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Tuesday, November 25, 2014         

VOLCANIC ASH


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Congressional races full of residency conflicts

By David Shapiro

POSTED:



As the deadline to register to vote in the general election passed Monday, Republicans took another shot at Democrat Colleen Hanabusa for not being able to vote for herself in the 1st Congressional District she seeks to represent.

Republican U.S. Rep. Charles Djou has used the residency issue against Hanabusa to good effect in both the special election, in which he won the right to finish Neil Abercrombie's term, and the current race to hold the seat for a full term.

Hanabusa, a state senator representing Waianae, was born and raised on the Waianae Coast and now lives in Ko Olina in the 2nd District.

Djou has pointedly noted at every opportunity that she ran unsuccessfully twice before for her native 2nd Congressional District seat, each time campaigning on the importance of living in the district one represents.

Both of Hanabusa's 2nd District losses were to opponents who lived in the 1st District: Ed Case in 2002 and Mazie Hirono in 2006.

If Hanabusa wins this year, Hawaii will be in the odd position of having the urban 1st District represented by a congresswoman with rural roots who lives in the 2nd District, and the rural 2nd District represented by a congresswoman with an urban background who lives in the 1st District.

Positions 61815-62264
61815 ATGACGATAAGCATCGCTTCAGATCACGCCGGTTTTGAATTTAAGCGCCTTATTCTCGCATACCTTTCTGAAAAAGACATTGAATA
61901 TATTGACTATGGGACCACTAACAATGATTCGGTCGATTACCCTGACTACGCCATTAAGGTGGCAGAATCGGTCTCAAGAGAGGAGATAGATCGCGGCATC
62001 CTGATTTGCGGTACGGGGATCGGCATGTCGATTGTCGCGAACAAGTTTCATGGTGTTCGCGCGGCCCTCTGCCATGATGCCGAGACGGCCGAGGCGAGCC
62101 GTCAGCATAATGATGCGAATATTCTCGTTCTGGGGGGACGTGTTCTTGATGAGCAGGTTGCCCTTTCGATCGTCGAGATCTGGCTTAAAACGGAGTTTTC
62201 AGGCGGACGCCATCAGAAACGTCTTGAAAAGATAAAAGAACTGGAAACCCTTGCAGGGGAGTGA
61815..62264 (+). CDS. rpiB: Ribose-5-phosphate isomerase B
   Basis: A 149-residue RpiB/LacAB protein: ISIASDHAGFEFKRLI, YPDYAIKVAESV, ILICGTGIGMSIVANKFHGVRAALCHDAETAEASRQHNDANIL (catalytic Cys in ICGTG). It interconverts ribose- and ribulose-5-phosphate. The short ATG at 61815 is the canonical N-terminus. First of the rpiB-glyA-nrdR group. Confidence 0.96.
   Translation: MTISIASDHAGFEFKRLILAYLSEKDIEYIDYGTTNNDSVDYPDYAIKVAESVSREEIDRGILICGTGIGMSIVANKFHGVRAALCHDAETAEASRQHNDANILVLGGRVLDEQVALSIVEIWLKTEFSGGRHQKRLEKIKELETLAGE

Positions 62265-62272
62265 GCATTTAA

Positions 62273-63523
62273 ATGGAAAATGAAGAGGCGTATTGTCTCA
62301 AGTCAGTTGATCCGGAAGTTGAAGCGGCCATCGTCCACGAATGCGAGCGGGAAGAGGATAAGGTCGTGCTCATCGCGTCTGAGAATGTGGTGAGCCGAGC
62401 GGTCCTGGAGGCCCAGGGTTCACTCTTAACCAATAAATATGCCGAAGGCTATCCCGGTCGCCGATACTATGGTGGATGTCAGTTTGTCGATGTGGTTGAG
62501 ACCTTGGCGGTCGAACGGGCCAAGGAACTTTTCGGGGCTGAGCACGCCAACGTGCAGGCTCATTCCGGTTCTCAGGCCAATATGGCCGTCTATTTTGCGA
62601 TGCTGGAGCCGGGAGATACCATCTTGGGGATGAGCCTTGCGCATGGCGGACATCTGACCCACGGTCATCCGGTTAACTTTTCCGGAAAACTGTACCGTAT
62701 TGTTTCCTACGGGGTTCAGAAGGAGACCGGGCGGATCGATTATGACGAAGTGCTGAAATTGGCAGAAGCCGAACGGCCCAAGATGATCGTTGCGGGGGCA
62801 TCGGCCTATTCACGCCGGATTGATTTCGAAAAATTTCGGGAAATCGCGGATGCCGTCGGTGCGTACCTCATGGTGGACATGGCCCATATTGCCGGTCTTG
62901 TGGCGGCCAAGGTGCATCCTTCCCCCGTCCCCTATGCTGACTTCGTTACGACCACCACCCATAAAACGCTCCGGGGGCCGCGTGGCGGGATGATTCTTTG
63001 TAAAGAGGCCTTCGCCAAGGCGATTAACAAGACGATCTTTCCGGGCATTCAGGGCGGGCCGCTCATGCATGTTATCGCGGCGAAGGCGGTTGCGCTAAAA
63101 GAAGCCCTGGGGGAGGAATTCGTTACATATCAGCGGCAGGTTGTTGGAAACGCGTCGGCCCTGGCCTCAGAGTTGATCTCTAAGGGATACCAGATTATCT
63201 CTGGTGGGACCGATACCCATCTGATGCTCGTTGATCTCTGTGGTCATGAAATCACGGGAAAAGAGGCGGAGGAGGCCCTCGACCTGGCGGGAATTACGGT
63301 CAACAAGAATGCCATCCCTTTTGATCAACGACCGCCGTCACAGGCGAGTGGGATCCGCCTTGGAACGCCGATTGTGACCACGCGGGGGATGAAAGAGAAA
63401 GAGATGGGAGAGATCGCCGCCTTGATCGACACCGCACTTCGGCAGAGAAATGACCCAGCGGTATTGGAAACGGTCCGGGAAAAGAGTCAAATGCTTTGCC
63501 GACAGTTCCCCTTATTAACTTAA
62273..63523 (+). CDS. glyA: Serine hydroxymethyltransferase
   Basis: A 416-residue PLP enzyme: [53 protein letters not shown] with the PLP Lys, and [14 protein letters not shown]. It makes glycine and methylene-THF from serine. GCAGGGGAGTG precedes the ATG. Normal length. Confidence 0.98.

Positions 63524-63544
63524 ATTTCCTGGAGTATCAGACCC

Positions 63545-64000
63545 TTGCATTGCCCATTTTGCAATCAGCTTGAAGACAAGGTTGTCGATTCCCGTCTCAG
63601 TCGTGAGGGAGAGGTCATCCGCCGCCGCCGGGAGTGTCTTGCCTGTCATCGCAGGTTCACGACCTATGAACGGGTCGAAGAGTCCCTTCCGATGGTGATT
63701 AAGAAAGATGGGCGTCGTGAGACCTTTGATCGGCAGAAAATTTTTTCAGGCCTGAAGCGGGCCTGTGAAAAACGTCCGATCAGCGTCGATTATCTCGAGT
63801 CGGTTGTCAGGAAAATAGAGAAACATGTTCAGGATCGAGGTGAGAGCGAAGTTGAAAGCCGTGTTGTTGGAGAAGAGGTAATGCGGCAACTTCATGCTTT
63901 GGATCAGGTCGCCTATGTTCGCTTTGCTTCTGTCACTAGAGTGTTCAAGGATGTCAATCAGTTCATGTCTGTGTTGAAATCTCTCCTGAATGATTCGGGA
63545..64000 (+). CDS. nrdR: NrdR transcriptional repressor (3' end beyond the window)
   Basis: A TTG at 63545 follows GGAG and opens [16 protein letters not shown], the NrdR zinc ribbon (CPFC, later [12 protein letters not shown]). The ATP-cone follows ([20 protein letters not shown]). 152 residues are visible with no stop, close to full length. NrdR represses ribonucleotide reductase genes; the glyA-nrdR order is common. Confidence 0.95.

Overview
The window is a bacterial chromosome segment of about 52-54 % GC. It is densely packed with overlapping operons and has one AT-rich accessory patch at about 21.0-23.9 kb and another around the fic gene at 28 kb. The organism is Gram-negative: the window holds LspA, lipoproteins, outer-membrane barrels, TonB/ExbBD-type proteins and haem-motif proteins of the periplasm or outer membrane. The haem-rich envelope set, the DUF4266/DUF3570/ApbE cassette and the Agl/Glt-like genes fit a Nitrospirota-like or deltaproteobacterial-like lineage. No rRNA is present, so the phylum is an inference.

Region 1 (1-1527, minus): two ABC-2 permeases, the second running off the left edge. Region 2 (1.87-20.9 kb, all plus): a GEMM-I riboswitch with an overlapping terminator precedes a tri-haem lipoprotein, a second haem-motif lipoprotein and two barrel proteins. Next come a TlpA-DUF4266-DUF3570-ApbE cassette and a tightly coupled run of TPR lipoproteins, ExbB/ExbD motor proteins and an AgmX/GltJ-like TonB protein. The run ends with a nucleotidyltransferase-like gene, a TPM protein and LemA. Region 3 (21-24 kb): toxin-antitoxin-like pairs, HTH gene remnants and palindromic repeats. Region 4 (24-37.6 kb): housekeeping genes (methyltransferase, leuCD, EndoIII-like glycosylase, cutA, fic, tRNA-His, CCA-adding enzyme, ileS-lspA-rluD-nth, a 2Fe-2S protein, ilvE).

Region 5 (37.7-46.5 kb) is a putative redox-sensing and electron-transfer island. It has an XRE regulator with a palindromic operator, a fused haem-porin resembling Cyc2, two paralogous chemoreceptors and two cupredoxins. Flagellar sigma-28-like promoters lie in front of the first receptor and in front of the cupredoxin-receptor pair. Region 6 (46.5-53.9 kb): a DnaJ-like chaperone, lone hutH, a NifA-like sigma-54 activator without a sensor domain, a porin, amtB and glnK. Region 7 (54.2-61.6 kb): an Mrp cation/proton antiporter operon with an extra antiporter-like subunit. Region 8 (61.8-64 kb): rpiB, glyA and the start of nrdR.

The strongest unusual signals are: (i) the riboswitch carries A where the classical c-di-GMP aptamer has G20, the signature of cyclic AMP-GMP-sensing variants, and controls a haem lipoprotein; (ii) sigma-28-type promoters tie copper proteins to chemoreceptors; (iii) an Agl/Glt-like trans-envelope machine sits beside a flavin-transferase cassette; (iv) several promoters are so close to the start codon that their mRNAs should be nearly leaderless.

Djou held a Windward seat in the Legislature (in the 2nd Congressional District) before moving to East Oahu (1st Congressional) eight years ago to run for the City Council.

The residency requirement for the U.S. House of Representatives is set by the U.S. Constitution, which simply states that a representative must live in the state in which he or she is elected -- not necessarily in the specific district.

The Constitution won't be amended any time soon, so Hawaii voters will have to keep deciding case by case what they consider acceptable.

In the early days of Hawaii statehood, both congressional representatives were elected at-large to serve the entire state, so it didn't matter where they lived.

But since the state was split into two single-member districts, there have been frequent conflicts between where candidates live and the districts in which they run.

Patsy Mink was the only 2nd Congressional District representative who actually lived in the district when she was elected to represent it. Daniel Akaka, Case and Hirono all lived in the 1st District at the time of their election, and only Case moved to the 2nd District after the election.

The 1st Congressional District has had the opposite experience, with all of its representatives -- Spark Matsunaga, Cec Heftel, Pat Saiki, Abercrombie and Djou -- living in the district at the time of their election.

If Hanabusa wins this year, she'd be the first resident of the 2nd District elected to represent the 1st District.

David Shapiro can be reached at volcanicash@gmail.com or blog.volcanicash.net.

 






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